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I commend the hon. Member for Stockport (Ann Coffey) on securing this important debate. The Government share her commitment to protecting all looked-after children by giving them a stable, loving environment where they can succeed and achieve the outcomes we would all want for our own children. I also commend my hon. Friend the Member for Brentwood and Ongar (Alex Burghart) on his previous work and on his ongoing work, now as a parliamentarian. His is a committed and serious expert voice.

I share the hon. Lady’s concerns about placing children far away from home. However, we recognise that, for very specialist provision, a child may sometimes need to be further away from home. In addition, as she rightly points out, sometimes circumstances make it the right decision for a local authority to identify a placement outside of the child’s local area, such as when a child is at risk from sexual exploitation, trafficking or gang violence, which she spoke about eloquently.

I fully recognise that placing a child far away from home can break family ties and make it difficult for social workers and other services to provide the support a young person needs. I have first-hand experience of speaking to a child about his personal problems when he was placed too far away from his mother, who is clearly very loving but was unable to provide the safety he needed, which meant he had to run away. It is also in many ways unsettling for children—the hon. Lady is right that it increases the likelihood of them going missing from care.

The needs of the child must be paramount when we make decisions about the right care placement. As the hon. Lady rightly described, local authorities have a duty to consider the right placements for the child and take into consideration a number of factors, one of which is placement area. However, there must be effective planning and oversight of the decision. The hon. Lady will be aware from earlier discussions that my Department has worked closely with local authorities through the Association of Directors of Children’s Services to strengthen legislative safeguards relating to children being placed out of area. Directors of children’s services must approve all decisions to place a child in a distant placement. That directive encompasses all placements that are more than 20 miles away from the child’s home address. Ofsted will also challenge local authorities where they believe poor decisions on out-of-area placements are being made.

As the hon. Lady rightly points out, far too often local authorities are unable to find the right care placement in the right location to meet a child’s needs. Local authorities remain responsible for ensuring a sufficient range of placements for looked-after children and for working with their local providers to make sure that provision meets the needs of the young people living in that area. Sir Martin Narey pointed out in his review of residential care that there is value in local authorities coming together to fulfil those responsibilities so that they can jointly commission and address gaps in provision. That is why we are providing almost £5 million in innovation programme funding to test new commissioning arrangements that bring local authorities and providers together to achieve better outcomes and improve the experiences of looked-after children. The projects being funded are in and around London, where demand for places far outstrips supply.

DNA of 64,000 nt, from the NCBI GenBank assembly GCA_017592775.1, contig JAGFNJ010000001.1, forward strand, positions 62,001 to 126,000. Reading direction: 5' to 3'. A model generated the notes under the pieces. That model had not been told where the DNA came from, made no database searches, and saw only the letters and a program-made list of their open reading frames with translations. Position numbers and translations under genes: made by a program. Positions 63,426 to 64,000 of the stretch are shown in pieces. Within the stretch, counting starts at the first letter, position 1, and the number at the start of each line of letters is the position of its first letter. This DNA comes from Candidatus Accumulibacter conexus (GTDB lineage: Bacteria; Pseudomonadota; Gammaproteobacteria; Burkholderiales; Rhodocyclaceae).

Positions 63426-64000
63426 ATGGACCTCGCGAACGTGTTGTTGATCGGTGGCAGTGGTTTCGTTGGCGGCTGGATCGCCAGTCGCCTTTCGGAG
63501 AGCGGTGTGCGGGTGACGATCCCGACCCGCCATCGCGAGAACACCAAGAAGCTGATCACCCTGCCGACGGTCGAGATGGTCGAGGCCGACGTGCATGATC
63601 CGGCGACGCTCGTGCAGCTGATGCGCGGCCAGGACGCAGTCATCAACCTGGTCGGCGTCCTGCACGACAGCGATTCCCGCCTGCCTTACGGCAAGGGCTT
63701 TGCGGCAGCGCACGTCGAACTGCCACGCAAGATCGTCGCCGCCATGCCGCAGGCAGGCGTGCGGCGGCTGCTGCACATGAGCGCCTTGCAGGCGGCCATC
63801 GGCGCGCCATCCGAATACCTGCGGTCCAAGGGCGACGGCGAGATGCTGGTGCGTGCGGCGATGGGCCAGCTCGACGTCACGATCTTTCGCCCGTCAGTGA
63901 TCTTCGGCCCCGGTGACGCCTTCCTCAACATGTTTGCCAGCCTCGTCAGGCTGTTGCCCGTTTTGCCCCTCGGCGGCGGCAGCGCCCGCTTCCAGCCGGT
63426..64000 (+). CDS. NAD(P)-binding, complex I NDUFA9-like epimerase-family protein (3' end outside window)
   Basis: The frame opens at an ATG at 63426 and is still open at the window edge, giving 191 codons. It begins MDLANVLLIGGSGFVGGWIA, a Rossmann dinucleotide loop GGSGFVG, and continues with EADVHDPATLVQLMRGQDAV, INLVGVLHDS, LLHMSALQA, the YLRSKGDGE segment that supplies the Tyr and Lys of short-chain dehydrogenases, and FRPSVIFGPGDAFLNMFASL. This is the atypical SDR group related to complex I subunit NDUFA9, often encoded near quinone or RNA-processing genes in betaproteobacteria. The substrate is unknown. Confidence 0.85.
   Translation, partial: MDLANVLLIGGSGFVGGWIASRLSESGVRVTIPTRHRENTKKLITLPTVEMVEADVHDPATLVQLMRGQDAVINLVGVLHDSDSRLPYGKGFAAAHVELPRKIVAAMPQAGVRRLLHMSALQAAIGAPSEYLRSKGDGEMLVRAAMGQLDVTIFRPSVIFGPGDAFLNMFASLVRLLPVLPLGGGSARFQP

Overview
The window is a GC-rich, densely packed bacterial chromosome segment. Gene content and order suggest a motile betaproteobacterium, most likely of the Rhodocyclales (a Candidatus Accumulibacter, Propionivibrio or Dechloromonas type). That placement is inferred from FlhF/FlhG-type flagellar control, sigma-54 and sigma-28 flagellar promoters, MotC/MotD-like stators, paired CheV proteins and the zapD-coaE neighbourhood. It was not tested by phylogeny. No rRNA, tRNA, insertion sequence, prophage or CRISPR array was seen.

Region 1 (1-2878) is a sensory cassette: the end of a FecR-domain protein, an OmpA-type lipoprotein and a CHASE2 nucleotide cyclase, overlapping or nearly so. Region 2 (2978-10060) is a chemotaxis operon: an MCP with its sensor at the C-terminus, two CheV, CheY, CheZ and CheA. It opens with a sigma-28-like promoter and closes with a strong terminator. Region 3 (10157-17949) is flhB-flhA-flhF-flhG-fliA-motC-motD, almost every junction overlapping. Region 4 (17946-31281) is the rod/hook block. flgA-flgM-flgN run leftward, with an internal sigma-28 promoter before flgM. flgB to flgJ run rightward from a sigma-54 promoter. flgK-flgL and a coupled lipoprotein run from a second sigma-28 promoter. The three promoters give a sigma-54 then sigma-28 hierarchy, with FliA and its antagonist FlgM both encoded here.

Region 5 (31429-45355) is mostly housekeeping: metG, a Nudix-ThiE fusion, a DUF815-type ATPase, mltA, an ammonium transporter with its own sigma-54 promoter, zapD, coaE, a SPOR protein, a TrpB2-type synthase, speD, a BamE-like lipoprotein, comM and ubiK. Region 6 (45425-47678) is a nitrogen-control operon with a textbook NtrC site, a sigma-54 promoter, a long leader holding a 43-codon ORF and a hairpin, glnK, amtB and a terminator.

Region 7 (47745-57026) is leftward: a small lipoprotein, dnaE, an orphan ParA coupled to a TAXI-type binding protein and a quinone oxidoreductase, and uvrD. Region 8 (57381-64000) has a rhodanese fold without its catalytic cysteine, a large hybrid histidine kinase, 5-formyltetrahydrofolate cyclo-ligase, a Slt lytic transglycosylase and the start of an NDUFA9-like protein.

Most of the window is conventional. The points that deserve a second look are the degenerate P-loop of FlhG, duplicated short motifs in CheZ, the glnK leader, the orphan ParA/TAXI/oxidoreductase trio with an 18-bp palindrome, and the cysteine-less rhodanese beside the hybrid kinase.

To deliver the degree of change needed, all those involved in the commissioning and provision of care in children’s homes will need to work together. Only by working in partnership will we be able to tackle the trickiest issues and deliver a sustained improvement in the quality of care for the country’s most vulnerable children. That is why we are also setting up a residential care leadership board, chaired by Sir Alan Wood, so that sector leaders and practitioners can come and work together to drive improvements in commissioning and address gaps in provision. The board will engage with the wider sector to support the development of new approaches and ensure that best practice is shared and implemented.

For a small number of very vulnerable children, a secure home is the best environment and can address why they go missing from care. We are improving the availability of this provision in partnership with ADCS, the Local Government Association, the Youth Custody Service and the Secure Accommodation Network. That work is also being driven by Sir Alan Wood, the chair of the residential care leadership board. We are considering the best long-term commissioning arrangements for secure homes and looking at options to build local capacity. In the interim, we continue to fund Hampshire County Council’s secure welfare co-ordination unit. Through that unit, we have established a central point of contact and source of support for all local authorities seeking secure placements. We continue to invest in the secure estate with our £40 million capital programme over this spending review period.